Finance & Real Estate

Debate: Four Experts And A Poll On What China’s Weak April Numbers Mean

Experts differ on what China’s weak April economic numbers. Here are four plus a Reuters poll.

1.  ’China Needs More Fiscal Stimulus: Dariusz Kowalczyk on Bloomberg video

2. China lacks the firepower to avoid slowdown: JPMorgan, Adrian Mowat on Reuters video

3.  China’s Tight-Rope Walk: Balancing the Contradictions in Chinese Growth:  Max Fisher

4.   ’Analysis: China Growth Risks Signal Need For Fiscal Action’: Nick Edwards

5.  Reuters Poll: China Growth to Bottom in Second Quarter

1.  China Needs More Fiscal Stimulus: Dariusz Kowalczyk on Bloomberg video

Dariusz Kowalczyk, a strategist at Credit Agricole CIB, talks about the outlook for China’s economy and central bank monetary policy.

Dariusz Kowalczyk

2. China lacks the firepower to avoid slowdown: JPMorgan, Adrian Mowat on Reuters video

Beijing is unlikely to spend big on infrastructure to reverse an economic slowdown, says Adrian Mowat of JPMorgan.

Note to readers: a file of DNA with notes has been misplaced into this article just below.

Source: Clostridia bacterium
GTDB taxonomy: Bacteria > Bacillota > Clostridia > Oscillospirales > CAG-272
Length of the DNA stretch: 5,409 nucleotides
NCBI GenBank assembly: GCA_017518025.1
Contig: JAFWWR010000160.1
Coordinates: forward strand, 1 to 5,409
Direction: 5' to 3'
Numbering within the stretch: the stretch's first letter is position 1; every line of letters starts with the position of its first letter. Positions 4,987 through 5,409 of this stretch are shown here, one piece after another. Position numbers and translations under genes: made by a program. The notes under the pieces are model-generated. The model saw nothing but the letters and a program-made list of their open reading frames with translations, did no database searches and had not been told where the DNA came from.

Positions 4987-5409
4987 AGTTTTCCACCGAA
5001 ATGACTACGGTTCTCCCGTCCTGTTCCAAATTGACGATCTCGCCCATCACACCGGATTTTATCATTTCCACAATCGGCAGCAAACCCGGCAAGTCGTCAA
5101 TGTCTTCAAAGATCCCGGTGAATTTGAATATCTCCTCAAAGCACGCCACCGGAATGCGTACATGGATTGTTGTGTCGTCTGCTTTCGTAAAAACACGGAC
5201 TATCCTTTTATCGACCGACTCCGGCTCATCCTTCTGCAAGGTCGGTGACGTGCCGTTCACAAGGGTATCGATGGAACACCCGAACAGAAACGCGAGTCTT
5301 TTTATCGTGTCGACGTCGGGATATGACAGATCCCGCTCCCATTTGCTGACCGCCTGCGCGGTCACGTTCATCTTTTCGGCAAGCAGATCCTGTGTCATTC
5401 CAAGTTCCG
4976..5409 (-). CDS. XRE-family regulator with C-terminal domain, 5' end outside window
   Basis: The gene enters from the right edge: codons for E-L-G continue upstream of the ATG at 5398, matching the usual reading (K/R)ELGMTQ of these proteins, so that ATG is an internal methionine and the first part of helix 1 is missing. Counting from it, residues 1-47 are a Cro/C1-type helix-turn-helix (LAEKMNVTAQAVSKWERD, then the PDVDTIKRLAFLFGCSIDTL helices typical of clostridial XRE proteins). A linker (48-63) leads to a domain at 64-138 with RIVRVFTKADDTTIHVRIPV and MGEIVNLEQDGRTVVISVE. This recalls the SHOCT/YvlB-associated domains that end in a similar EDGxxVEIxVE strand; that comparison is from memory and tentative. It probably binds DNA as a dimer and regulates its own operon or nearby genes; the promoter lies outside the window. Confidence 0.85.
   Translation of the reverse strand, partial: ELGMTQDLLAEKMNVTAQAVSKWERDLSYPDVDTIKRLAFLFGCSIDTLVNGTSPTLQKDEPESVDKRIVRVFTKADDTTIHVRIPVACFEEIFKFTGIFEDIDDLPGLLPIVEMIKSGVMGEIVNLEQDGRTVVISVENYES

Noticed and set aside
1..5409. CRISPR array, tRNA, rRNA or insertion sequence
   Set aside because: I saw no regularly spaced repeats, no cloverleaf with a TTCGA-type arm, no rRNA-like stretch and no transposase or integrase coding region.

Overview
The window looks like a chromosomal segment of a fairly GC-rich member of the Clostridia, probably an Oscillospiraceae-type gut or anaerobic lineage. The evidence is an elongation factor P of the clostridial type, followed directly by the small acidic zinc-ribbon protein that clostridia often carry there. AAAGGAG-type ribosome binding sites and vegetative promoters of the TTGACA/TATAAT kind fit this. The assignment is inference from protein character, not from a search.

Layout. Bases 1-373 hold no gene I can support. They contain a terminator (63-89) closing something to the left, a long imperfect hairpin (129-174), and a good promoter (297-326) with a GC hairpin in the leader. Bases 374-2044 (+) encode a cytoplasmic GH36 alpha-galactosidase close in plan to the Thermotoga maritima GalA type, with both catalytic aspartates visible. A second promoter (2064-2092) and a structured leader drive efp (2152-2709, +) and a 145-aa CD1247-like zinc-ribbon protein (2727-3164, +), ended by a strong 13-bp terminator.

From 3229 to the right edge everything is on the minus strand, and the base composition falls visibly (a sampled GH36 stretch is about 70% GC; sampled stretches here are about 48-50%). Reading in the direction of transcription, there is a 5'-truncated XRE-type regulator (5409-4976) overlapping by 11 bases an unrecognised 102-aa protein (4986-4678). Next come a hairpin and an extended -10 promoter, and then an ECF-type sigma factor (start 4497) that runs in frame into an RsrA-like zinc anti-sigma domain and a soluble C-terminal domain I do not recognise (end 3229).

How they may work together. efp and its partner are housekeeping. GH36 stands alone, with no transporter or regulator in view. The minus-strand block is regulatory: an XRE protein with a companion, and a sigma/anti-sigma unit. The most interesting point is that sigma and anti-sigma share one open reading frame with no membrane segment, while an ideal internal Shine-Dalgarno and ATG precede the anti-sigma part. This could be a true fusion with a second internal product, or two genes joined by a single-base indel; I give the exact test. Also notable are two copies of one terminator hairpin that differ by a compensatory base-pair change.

Adrian Mowat

3.  China’s Tight-Rope Walk: Balancing the Contradictions in Chinese Growth:  Max Fisher

‘It’s a tight-rope walk that economists call the “transition trap.” It’s a transition from an economy based on exports (which relies on Chinese goods, and thus the Chinese currency, staying cheap), to an economy based on domestic consumption and investment. It’s a transition from state capitalism, which can marshal amazing industrial output at the flick of a central planner’s pen, to something a little more market-based, where private businesses and private consumers drive growth.’

4.  ‘Analysis: China Growth Risks Signal Need For Fiscal Action’: Nick Edwards

China may need a back-up plan to stop economic growth being cut short by a surprise dip in demand at home and abroad that suggests monetary policy easing steps taken since the final quarter of last year are insufficient to deal with the downturn.’

5.  Reuters Poll: China Growth to Bottom in Second Quarter

‘In the Reuters poll, economists expect the annual rate of economic growth to be 7.9 percent between April and June, the first dip below 8 percent since 2009, a level regarded by many investors as the minimum growth needed to ensure sufficient job creation.’

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